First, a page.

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Empirical Rule Definition


For data sets having a normal bell-shaped
distribution, the following properties apply:
About 68% of all values fall within 1
standard deviation of the mean
About 95% of all values fall within 2
standard deviation of the mean
About 99.7% of all values fall within 3
standard deviation of the mean.

Confidence Interval
The general formula for all confidence intervals is
equal to:

Point Estimate (Critical Value) *


(Standard Error)
Now using the Empirical Rule for the normal
distribution we know that the interval X + 2 /n ,
or more precisely, the interval X + 1.96 /n
includes 95% of Xs in the repeated sampling.
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Consider a 95% confidence interval:


1 .95

.05

.475

.025
2

Z= -1.96
Lower
Confidence
Limit

/ 2 .025

.475

0
Point
Point Estimate
Estimate

.025
2

Z= 1.96
Upper
Confidence
Limit

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Confidence Intervals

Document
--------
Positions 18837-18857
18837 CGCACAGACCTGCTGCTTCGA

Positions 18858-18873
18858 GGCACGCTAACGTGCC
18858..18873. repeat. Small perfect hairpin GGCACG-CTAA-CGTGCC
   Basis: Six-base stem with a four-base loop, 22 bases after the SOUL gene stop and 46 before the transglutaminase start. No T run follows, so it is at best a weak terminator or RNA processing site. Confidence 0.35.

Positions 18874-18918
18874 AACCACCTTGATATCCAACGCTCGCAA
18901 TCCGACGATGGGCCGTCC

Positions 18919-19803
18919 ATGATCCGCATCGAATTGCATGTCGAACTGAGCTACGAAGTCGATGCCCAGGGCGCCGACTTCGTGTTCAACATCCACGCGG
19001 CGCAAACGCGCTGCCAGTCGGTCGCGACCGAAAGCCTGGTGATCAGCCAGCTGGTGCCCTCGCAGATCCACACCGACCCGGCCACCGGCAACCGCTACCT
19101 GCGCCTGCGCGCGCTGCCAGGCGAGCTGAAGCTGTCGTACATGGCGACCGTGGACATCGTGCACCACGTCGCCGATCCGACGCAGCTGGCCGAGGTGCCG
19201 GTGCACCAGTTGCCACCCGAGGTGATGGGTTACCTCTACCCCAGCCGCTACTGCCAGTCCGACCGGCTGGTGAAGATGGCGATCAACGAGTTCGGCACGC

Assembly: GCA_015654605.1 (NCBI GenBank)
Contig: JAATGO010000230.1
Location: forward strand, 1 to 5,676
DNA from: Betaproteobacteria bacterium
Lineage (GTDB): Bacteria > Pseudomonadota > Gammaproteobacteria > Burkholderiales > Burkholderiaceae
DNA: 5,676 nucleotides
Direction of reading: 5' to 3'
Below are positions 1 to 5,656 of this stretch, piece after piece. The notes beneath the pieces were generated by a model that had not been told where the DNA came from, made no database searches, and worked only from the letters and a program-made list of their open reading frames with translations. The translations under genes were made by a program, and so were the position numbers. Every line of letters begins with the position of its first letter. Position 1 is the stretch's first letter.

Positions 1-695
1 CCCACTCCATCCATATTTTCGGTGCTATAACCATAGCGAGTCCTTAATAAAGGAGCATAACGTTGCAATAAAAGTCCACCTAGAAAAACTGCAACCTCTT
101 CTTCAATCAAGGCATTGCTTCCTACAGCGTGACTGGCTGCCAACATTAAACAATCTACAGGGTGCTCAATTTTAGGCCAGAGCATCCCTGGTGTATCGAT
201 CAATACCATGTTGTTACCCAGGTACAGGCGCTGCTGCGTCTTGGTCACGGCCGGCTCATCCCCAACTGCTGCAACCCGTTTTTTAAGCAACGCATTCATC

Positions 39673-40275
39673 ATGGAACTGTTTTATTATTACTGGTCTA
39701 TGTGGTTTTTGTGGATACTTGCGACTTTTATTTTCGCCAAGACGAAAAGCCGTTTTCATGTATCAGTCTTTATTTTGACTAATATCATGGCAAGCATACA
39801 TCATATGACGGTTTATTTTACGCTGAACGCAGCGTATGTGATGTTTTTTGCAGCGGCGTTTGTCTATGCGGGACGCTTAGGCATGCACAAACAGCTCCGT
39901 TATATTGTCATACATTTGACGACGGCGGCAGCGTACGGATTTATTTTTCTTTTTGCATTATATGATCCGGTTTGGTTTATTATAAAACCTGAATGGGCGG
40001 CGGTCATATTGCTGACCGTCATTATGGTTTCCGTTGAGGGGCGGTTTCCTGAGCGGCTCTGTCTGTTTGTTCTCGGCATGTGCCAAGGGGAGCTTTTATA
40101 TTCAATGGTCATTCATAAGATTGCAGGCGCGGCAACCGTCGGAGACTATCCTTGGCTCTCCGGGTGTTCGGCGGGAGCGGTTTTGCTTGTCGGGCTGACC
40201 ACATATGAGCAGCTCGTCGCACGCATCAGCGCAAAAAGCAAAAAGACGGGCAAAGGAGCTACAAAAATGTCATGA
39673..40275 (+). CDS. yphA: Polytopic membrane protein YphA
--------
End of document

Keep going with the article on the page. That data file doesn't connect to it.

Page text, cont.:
Formula:

XZ
X Z / 2
/2
n
n

Steps:

1.Calculate the sample statistic to use as an


estimate of the population parameter
2.Calculate the lower (LL) and the upper
limits (UL) of the confidence interval
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Determination of
In order to construct an interval estimate, it is
necessary to obtain some estimate of , the
variability of the population from which the sample is
drawn.
x

This is required to obtain an estimate of the standard


error of the sample mean
Generally, the sample standard deviation s is used as
an estimate of .
For a small sample, where n < 30, the t-distribution
should be used, again using s as an estimate of .
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Level of Confidence
Probability that the unknown population
parameter is in the confidence interval in 100
trials. Denoted (1 - ) % = level of
confidence e.g. 90%, 95%, 99%

Is Probability that the parameter is not


within the interval in 100 trials

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Selecting a confidence level


There is no one confidence level that is
appropriate for all circumstances.
Greater confidence level means greater
certainty that the interval estimate of
actually contains . But for 99% or 99.9%
confidence level, the interval may be very
wide.
Smaller confidence levels (eg. 80% or 90%)
produce smaller margins of error and
seemingly more precise interval estimates,
but they are less likely to contain .
By tradition, the default level is 95%.